Muslim refugees in Athens seek own cemetery – World


Standing near the small grave of her five-year-old son at the Orthodox Christian cemetery in Schisto outside Athens, Esfandiyar Fagkiri says he feels “two pains”.

Not only did he lose one of his five children, but the Afghan family could not mourn him according to Islamic rites because the graves were Christian.

Hasibollah Fagkiri was hit and seriously injured by a truck in January 2021 while playing with other children near the entrance to the Malakassa refugee camp, north of Athens, where he had been living with his family since September 2020.

Non-governmental organizations and local authorities blamed the accident on the camp’s poor security conditions and demanded that it be closed.

After burying their son, the Fagkiri family was shocked to learn that his body would have to be removed after three years – by 2024.

This is a common practice in Greek cemeteries due to the lack of permanent space – especially in the vast Athens area where more than a third of the country’s 10 million people live.

But for Hasibollah’s grieving family, it is unthinkable.

Islam does not allow the exhumation of a grave or the cremation of a body and the body remains buried forever, Fagkiri explained.

But for people who do not have a paid family grave, “exhumation after three years is compulsory,” insisted Dimosthenis Stamatatos, head of a municipal organization near the Schisto cemetery.

Esfandiyar Fagkiri, 38, is watering plants at the grave of his son Hasibollah, who was accidentally killed last year at the age of five in a truck at a Greek immigrant camp, in the Schisto Orthodox Cemetery, on the western edge of Athens. May 10. – AFP

Rising prices

The bodies of the dead are usually kept in a special cemetery for the church.

Greece is a predominantly Orthodox Christian country, and Islamic tombs can be found only in Thrace, a northeastern part of the country near the Greek-Turkish border, some 450 miles[750 km]from Athens.

The region is home to a small minority of Muslims for centuries, a legacy of the existence of the Ottoman Empire in the area.

In Athens, the number of Muslims has remained relatively low, but this has changed since the 2015 refugee crisis.

There are now about half a million Muslims in the capital of Greece following a series of migration waves and the arrival of thousands of families from the Middle East, North Africa and the Indian subcontinent fleeing war and poverty.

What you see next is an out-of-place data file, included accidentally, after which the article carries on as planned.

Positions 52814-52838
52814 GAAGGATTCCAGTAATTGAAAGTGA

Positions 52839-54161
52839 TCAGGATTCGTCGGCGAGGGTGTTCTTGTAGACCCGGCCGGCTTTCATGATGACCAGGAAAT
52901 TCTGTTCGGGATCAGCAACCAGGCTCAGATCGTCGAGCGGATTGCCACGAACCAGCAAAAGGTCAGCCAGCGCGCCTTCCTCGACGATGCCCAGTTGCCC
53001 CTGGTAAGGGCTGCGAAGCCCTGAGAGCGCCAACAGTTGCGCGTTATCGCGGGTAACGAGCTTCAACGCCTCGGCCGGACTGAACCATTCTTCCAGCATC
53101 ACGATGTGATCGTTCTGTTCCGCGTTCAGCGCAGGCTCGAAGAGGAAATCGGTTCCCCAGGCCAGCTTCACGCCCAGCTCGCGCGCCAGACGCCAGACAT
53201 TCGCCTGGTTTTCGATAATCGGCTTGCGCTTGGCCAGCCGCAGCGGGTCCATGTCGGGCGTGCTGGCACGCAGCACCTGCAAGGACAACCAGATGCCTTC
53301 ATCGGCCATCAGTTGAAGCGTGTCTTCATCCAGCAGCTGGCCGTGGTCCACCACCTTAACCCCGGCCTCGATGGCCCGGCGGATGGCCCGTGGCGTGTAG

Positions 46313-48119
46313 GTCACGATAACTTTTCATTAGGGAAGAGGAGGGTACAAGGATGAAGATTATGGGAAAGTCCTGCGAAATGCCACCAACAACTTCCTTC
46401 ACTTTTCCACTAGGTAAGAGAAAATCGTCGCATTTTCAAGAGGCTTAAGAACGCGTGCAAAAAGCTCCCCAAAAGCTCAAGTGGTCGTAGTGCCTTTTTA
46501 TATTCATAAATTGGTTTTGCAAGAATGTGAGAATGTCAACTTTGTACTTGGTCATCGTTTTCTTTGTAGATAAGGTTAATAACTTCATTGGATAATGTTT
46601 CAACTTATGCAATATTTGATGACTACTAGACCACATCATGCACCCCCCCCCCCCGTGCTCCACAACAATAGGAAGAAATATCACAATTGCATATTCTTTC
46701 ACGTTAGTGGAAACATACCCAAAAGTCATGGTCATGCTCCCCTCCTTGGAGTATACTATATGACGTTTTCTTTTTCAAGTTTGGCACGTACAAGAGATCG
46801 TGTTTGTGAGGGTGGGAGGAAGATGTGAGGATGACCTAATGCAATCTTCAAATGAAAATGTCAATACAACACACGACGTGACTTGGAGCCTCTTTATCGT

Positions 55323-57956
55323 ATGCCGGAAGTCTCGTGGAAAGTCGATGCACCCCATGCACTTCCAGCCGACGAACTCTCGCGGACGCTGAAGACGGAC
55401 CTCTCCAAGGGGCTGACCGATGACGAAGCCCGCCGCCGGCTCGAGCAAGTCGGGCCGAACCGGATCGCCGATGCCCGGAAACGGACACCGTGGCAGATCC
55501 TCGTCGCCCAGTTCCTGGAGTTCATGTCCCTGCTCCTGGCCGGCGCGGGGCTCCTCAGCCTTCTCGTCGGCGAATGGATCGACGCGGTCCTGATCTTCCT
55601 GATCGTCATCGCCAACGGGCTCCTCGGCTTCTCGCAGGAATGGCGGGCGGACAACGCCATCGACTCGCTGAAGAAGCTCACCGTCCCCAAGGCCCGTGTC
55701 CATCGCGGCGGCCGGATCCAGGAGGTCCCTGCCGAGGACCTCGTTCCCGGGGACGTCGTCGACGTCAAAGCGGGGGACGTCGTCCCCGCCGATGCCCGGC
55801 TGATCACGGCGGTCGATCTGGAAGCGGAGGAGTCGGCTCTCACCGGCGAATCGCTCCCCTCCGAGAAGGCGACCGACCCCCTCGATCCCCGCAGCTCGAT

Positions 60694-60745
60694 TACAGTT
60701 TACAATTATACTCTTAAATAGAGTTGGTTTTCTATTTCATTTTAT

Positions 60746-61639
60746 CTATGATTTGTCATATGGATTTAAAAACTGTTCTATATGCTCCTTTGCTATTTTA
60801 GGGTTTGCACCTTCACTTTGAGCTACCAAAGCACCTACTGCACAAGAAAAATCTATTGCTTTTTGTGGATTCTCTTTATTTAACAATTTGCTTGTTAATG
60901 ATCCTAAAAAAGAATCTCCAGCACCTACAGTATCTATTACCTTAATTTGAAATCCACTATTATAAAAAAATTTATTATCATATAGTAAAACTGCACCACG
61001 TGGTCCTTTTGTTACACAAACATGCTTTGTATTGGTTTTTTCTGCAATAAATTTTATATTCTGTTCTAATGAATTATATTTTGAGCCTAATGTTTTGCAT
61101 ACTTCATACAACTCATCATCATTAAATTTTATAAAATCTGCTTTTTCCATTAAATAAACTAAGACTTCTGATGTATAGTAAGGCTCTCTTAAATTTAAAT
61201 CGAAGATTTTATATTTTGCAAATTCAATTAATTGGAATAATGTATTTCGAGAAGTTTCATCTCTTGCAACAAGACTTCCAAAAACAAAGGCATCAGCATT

Thrace is too far away for most families to be able to bury their dead there, and the cost of transporting the bodies is rare.

“Due to the high cost of transporting the dead to Thrace, the number of Muslim burials in Athenian Orthodox cemeteries has increased in recent years,” Rezai Mohtar, president of the Afghan community, told a news conference last week.

The Covid-19 epidemic has made things even more difficult for grieving families, he said.

According to Javed Aslam, a prominent member of the Pakistani community in Greece, Muslim immigrants have long called the tombs of Athens.

This general view, taken on May 10, in Schisto, on the western border of Athens, shows the expected location of a Muslim tomb next to the Orthodox tomb. -AFP

Section of Islam

Municipal official Stamatatos pointed out that in 2016 the Greek Orthodox Church donated 20,000 square meters of land to Schisto cemetery in a section reserved for Muslims.

But a legal dispute with the contractor delayed the completion of the project.

A senior official in Greece’s education department, which is also responsible for religious affairs, said the project had been approved and would “continue with the growing number of Muslims in Athens”.

But the rights groups and the main opposition group Syriza are less optimistic, pointing to the current rigorous anti-immigration government amid repeated allegations of illegal logging across the country’s borders.

“When it comes to respecting the rights of migrants and refugees, the Greek context is bad,” said Syriza MP Giorgos Psychogios.

The first official mosque in Athens opened in November 2020, taking more than a decade to complete after receiving fierce opposition from the Orthodox Church, as well as from ethnic groups.

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